New Business Model of Publishing

The article, Planned Obsolescence: Publishing, Technology, and the Future of the Academy, addresses a kind of interesting issue in the information age which according to Eisenberg (Eisenberg, 2008, Information Literacy: Essential Skills for the Information Age) indicates that information and technology skills are required for success in personal achievement. As author mentioned, there are publishing issues on the traditional model of academic publishing. Although, it was not dead, it seems like moving toward to new mode of publishing system. The blogs, as an example, are created every day or maybe every moment by any internet users. Through the blogs we share opinions with internet users. Can we say these bloggers are authors ? I think the answer is yes if we rethink authors in broad sense. In my opinion, we are watching the creation of new way of authorship in internet.

The impressive concept was addressed in this article. The author states new business model regarding publishing practices. According to her, the new business model means more focusing on services than objects and this new thinking is needed for publishers. I think this is very innovative thinking outside of the box.

Personally, I like book better than electronic books although book is an old media. If we consider our natural environment, however, this is the time we need electronic books. Anyway which one would you rather read, a book or an electronic book ?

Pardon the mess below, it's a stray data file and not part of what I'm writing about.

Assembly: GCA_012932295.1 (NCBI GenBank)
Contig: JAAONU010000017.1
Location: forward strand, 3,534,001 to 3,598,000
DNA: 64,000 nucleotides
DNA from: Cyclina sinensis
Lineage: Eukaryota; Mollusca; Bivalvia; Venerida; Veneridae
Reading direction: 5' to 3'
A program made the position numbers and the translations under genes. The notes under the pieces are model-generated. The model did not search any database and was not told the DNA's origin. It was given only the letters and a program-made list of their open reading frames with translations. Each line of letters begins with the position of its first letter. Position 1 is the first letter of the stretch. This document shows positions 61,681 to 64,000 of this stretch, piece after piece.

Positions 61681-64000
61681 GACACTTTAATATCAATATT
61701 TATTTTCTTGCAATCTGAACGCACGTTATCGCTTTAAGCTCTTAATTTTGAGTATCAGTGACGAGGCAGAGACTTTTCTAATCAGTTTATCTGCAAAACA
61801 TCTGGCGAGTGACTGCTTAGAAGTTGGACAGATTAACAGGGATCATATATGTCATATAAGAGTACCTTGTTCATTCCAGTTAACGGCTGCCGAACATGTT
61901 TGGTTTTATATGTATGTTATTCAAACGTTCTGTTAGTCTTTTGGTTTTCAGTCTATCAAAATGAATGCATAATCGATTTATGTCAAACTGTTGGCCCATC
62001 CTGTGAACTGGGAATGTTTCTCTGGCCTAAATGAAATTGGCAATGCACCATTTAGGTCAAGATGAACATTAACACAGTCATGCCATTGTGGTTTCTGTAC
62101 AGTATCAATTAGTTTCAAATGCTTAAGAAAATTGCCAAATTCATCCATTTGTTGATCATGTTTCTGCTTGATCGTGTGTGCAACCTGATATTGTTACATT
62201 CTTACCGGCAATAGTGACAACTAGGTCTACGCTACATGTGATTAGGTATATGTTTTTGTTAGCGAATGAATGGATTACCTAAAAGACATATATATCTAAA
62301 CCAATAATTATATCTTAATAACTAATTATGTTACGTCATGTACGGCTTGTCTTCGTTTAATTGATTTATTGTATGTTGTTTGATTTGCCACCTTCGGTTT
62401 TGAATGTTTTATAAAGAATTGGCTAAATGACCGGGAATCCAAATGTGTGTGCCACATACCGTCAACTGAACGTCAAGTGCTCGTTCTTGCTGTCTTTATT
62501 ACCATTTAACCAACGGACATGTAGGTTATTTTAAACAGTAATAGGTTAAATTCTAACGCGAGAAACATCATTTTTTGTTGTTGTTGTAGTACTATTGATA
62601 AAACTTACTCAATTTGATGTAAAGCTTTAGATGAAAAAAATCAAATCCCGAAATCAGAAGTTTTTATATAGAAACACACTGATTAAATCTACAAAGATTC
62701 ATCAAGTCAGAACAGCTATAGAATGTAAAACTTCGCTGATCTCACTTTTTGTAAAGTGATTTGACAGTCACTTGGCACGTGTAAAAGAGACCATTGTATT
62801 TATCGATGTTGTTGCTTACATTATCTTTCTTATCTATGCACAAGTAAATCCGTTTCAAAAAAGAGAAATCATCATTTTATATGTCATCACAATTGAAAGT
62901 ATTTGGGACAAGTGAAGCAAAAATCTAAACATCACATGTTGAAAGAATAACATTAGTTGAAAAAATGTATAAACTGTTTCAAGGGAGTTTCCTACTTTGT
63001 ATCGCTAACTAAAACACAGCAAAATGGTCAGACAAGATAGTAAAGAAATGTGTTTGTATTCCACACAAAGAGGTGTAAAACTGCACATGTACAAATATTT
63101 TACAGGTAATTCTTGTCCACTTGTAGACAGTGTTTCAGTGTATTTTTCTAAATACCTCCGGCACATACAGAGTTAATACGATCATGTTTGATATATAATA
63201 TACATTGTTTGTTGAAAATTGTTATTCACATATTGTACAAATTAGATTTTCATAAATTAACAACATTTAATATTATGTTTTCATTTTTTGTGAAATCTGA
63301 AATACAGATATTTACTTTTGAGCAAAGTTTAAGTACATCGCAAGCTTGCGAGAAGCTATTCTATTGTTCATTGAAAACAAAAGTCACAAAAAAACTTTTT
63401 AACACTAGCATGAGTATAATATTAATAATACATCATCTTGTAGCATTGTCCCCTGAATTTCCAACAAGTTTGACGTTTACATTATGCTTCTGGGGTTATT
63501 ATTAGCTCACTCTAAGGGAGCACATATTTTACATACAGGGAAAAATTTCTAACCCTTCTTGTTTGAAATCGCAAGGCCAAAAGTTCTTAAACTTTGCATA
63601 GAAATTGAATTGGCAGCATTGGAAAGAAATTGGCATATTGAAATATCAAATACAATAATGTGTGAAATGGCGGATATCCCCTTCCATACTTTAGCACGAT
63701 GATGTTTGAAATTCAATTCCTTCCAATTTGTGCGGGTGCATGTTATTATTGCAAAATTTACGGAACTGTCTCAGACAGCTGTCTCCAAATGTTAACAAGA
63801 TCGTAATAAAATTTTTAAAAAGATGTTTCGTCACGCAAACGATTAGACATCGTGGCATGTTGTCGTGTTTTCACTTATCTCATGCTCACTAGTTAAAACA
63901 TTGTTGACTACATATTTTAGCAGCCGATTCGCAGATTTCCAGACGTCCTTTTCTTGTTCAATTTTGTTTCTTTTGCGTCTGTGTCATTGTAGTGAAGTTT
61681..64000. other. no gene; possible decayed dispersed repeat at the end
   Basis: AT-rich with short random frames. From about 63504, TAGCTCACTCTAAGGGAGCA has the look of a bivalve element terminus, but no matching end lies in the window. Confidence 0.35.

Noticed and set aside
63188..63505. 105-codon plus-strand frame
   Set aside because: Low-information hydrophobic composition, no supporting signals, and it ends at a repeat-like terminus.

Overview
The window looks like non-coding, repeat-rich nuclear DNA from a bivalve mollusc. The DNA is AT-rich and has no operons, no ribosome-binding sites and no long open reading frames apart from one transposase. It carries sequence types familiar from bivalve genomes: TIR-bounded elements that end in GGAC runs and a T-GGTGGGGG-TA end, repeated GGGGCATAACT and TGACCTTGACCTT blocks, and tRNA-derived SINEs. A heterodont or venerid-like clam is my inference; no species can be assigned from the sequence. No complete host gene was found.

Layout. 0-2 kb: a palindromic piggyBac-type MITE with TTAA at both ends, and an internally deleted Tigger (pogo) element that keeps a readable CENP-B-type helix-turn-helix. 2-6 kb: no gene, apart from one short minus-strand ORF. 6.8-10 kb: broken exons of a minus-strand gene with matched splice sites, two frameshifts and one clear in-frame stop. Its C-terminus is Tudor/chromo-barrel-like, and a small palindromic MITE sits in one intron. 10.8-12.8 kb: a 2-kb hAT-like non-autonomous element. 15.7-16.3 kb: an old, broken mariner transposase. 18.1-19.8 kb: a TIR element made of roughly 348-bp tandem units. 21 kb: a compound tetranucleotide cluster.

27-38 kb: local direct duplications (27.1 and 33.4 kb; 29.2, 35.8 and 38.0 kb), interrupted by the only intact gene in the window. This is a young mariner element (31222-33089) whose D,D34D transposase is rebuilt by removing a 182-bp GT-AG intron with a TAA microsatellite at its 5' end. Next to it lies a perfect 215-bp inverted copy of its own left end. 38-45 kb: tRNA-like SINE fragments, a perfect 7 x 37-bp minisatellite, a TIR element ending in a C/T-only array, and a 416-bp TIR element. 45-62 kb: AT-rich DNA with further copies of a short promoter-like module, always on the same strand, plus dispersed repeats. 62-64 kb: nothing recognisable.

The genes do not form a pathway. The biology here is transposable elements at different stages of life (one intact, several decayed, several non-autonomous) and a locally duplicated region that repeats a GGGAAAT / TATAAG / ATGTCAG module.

4 responses to “New Business Model of Publishing

  1. I do not have an e-reader and I very much prefer the tangible aspect of books. I like the comfort that no one really wants to steal my tangible book and that it is okay if I drop it. I hate reading books on my computer screen for some reason but the organization and access of Professor Fitzpatrick’s book made for easy reading and jumping.

    I think I need to jump in and give the iPad a try, perhaps next year in Gen 2.

  2. Personally, I like reading ebooks because of the ease of finding things online and my attachment to my laptop. I’ve used electronic copies for most of the assigned readings in this course and its easy to sit and read while making notes in a text editor. I’m able to copy and paste quotes in a flash and I can keep everything nicely organized. Printed books are nice because they don’t require a power cord and you can read the book anytime, but that problem would be solved if I had an iPad or Kindle.

  3. Initially, I snubbed eReaders. I love touching the page, smelling the newness or oldness of a book, or placing it atop my head for blissful napping.

    Not being able to afford a Kindle, I downloaded it on my iPhone just for fun, but it was truly surprising. I got used to the smaller font size, didn’t mind swiping away, and changed the font color to white against black to have it easier on my eyes. I’ve currently downloaded 68 books, and it’s ADDICTING.

    My only gripes are the arbitrary pricing of eBooks, as well as the randomly awkward formatting issues I encounter with them at times.

  4. I enjoy eReaders but I still think the technology has a way to go (flexible lcd paper anyone) before it becomes ubiquitous. As it stands now it is still a niche market for the bleeding edge. I do like the capability of massive amounts of searchable storage and downloading works from the Gutenberg project. Imagine how helpful it is carrying all the schematics and technical information one once had to lug around…